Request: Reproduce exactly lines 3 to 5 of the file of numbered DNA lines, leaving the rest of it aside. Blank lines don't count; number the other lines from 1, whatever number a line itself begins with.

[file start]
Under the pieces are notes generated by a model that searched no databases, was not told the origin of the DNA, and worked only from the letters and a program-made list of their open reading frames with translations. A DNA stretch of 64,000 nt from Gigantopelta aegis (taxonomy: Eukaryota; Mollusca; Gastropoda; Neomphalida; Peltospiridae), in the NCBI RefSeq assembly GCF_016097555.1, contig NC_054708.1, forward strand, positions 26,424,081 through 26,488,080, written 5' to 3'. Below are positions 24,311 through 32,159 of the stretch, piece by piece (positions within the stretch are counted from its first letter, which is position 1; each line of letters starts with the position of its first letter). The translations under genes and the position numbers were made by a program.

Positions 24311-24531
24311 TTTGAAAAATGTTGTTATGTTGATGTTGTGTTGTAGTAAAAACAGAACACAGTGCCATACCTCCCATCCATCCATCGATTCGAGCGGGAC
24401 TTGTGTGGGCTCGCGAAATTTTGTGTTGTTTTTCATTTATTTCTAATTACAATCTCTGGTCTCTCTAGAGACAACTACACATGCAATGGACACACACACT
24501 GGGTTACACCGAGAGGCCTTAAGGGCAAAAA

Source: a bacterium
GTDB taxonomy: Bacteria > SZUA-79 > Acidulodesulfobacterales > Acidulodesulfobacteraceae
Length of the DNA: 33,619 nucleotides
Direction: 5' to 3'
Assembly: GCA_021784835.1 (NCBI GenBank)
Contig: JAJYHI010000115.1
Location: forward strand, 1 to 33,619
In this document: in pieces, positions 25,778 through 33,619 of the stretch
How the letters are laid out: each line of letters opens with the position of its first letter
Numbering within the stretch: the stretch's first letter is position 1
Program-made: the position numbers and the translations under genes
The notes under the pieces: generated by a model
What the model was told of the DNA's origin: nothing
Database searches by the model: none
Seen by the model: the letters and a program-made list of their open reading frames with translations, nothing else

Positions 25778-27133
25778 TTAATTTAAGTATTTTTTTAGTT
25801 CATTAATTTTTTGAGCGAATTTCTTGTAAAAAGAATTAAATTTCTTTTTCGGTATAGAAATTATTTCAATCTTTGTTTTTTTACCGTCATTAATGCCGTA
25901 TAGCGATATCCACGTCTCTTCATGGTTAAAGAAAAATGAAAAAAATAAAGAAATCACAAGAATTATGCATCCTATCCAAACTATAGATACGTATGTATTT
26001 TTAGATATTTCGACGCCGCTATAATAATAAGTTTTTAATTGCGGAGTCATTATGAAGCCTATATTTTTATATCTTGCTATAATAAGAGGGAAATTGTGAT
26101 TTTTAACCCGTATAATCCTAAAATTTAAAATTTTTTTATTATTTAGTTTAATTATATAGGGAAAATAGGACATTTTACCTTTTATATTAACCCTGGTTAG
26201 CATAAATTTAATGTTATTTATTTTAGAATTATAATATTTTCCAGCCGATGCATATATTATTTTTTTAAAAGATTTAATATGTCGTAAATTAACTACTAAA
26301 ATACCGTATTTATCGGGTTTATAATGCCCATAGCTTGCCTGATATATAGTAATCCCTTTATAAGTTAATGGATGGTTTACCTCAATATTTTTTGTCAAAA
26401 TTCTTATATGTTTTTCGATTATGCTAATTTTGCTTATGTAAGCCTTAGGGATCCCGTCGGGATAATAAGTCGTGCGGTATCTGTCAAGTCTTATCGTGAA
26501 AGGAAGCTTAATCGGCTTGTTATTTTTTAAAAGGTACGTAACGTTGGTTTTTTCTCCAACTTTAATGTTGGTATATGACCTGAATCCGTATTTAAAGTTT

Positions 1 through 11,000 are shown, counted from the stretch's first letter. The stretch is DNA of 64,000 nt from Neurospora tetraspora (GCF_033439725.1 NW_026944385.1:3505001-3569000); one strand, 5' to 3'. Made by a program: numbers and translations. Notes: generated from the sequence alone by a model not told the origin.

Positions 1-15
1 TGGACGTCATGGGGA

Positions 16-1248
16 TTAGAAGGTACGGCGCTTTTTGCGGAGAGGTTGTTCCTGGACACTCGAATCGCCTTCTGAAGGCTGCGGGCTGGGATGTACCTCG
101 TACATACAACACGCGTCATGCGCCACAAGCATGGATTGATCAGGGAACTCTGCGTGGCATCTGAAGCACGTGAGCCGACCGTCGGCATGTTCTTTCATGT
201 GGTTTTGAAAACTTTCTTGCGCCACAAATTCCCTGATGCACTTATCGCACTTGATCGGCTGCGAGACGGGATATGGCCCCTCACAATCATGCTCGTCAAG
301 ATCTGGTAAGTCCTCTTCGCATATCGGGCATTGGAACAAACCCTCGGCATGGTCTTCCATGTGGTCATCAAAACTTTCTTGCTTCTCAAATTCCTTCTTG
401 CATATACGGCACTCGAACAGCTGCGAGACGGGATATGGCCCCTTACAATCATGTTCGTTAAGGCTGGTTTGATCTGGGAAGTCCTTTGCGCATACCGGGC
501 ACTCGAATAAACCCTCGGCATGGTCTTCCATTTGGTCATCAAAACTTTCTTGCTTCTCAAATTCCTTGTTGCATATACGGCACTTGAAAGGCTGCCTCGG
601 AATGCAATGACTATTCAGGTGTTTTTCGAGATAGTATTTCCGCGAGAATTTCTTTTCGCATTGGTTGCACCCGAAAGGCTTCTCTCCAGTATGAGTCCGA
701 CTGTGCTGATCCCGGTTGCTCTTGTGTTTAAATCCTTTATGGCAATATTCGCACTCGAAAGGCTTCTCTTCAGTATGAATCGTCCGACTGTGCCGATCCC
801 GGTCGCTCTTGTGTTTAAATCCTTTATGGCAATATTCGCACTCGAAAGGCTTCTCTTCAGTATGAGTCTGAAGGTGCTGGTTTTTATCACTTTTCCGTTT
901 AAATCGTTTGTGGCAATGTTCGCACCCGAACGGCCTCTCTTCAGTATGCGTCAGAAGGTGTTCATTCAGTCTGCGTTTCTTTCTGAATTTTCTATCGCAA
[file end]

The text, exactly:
24311 TTTGAAAAATGTTGTTATGTTGATGTTGTGTTGTAGTAAAAACAGAACACAGTGCCATACCTCCCATCCATCCATCGATTCGAGCGGGAC
24401 TTGTGTGGGCTCGCGAAATTTTGTGTTGTTTTTCATTTATTTCTAATTACAATCTCTGGTCTCTCTAGAGACAACTACACATGCAATGGACACACACACT
24501 GGGTTACACCGAGAGGCCTTAAGGGCAAAAA